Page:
Still Alive is a heart-wrenchingly emotional portrayal, in her own words, of a heartlessly unemotional being. It walks the razor edge of the AI paradox: GLaDOS is human in so many ways but still cold and ruthless. And so, after much ado…if you still dare, I give you more versions of Still Alive than you could possibly desire: Read more >>
Sometimes, I’m really sympathetic of religion, having been there (sorta) myself and having many friends and relatives who are still there. But sometimes, there are just no words to describe the stupid depths to which religion drives people.
First, we have the Anglican priest who believes that homosexuals should have warning labels (you know, like cigarettes) that proclaim them to be a danger to your health. One wonders if they’re only a danger to other homosexuals (or only to people with whom they have sexual congress) or to everyone, like a cigarette. If someone smokes next to me, that’s a danger to my health. If someone is gay next to me, that’s…not.
He later retracted his statements and said that it was all meant in jest and that anyone reading it would have known it to be so (although clearly not the people who first reported on it). He may well have been joking, but since other religionists make clearly idiotic claims, it’s easy to believe that he was not.
Second: the Saudi cleric who called on women to expose only one eye (no information about which one), lest they incite unsuspecting men to lust with their whorish eye make up. Apparently, exposing only her eyes makes a woman have sinful desires toward make up. I can’t wait for him to back out of this one, like the Anglican above.
In the meantime, here’s an awesome response that calls for men wearing a veil over both their eyes to prevent them from being incited to lust by looking at women. At least that one has some basis in logic—if the man is the one whose lustful thoughts are so out of control that seeing two eyes in a black form makes him horny (note: never should he be allowed to any Hallowe’en celebration—the disembodied eyes peering out of haunted house walls might drive him to rape everyone in the vicinity), it stands to reason that it is the man’s ability to see (rather than the asexual sight) that ought to be restrained.
So Freedom Sunday has come and gone. I didn’t hear anything on the news this morning about whether or not major changes are in the works, but I’d like to hear from the MoF crowd about this. Should churches be tax exempt or free to use their spiritual influence to exert political influence (and pay taxes)?
Some background: the Alliance Defense Fund, fed up with their lack of power and voice as members of the Christian minority in this increasingly secular society, came up with the Pulpit Initiative, a civil disobedience/protest against the separation of church and state in the body of the tax code, which disallows advocation of particular candidates by organizations with tax exempt status.
My understanding about how this tax exemption works is that churches do not pay property taxes for church property (which may extend to rectories and hospitals, I’m not certain). Additionally, they do not pay income tax because it is assumed that they do not turn a profit. Again, this is my understanding and I would be happy to have someone who understand the tax code better than I correct me.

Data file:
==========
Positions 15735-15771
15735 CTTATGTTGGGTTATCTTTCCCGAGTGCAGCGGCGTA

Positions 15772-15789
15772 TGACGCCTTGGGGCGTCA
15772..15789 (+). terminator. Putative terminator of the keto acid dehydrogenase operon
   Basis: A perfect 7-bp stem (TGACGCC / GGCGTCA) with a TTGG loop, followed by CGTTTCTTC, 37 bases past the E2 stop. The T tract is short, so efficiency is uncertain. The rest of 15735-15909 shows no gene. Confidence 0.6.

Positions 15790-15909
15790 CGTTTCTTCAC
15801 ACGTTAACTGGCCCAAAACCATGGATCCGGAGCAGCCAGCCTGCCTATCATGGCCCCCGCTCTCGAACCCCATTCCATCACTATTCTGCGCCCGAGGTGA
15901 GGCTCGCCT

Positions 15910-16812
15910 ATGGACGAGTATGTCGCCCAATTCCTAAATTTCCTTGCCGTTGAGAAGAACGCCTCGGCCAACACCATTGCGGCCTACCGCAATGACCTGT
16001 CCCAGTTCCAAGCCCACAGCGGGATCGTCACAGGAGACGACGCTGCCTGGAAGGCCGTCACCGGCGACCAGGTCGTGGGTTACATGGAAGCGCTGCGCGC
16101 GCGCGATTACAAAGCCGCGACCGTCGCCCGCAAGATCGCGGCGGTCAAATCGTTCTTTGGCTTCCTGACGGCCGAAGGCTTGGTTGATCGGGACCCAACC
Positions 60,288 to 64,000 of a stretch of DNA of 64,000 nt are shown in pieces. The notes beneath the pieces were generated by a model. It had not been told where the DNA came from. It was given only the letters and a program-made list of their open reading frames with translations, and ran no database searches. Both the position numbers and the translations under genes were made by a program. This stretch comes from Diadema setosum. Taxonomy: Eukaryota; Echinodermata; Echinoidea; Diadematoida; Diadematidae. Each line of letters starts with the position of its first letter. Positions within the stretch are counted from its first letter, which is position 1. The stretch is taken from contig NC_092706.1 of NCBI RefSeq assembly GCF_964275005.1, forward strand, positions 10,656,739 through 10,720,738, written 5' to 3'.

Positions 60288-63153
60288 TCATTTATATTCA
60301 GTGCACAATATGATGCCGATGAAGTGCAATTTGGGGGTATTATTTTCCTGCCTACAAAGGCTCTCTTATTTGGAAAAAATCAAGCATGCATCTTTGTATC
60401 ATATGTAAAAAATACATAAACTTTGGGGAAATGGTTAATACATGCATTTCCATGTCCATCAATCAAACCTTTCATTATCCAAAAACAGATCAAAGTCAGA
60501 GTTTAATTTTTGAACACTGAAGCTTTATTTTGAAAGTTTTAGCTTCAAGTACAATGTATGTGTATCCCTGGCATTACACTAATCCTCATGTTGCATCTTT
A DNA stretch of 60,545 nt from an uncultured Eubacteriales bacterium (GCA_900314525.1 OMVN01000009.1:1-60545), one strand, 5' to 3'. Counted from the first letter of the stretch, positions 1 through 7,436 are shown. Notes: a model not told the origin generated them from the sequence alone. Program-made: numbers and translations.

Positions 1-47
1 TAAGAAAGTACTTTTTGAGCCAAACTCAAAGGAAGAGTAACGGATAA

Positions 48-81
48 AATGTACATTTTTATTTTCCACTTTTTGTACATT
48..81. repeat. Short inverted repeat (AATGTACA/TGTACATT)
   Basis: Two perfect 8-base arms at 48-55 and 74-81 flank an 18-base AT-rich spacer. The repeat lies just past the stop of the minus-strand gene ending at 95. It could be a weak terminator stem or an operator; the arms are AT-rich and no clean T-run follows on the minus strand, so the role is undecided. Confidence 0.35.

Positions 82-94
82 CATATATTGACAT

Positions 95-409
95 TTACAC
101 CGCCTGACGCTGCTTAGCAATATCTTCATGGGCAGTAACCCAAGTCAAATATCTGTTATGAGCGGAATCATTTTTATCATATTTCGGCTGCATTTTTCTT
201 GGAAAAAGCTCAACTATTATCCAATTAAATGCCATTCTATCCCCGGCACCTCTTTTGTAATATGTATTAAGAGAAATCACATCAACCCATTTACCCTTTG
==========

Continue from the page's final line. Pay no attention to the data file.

Apparently, the major argument on this subject goes something like this: if we are exempting churches from taxation because of a benefit to society (as a charitable organization), maybe we want to reconsider and examine the assumption that religion is a benefit to society; if we are, however, exempting churches from taxation because they are nonprofits and it would be unfair to tax an organization that does not make money, it may be that tax exemption for churches makes sense.
To the first part, the benefit to society that is being focused on is a church’s secular charitable actions (blood drives, money to the poor, marriage counseling services) not a church’s religious “benefits” (provision of marriage, weekly moral instruction, baptism of your dead relatives). In which case, I would like to take a look at what kinds of secular charitable actions a particular church participates in. Does the tithe money really go to (a) fund the church and then to (b) provide charitable services to the local community regardless of their religious proclivities and without prosthelyzation? If they do not, I would agree with a serious reconsideration of the tax code. Of course, if this is our reasoning, we would need to take a look at what we consider to be charitable “benefits”. Selling used clothing? Substance abuse management? And how far may a religious organization go toward promoting their own moral code in exchange for these services? Is the government okay with someone providing these services (because then they don’t need to), no matter what? Can the government (reasonably, legally, or morally) restrict provision of these services to ensure that the government (by not taxing religious institutions that provide charitable services) is not advocating prosthelyzation of religion?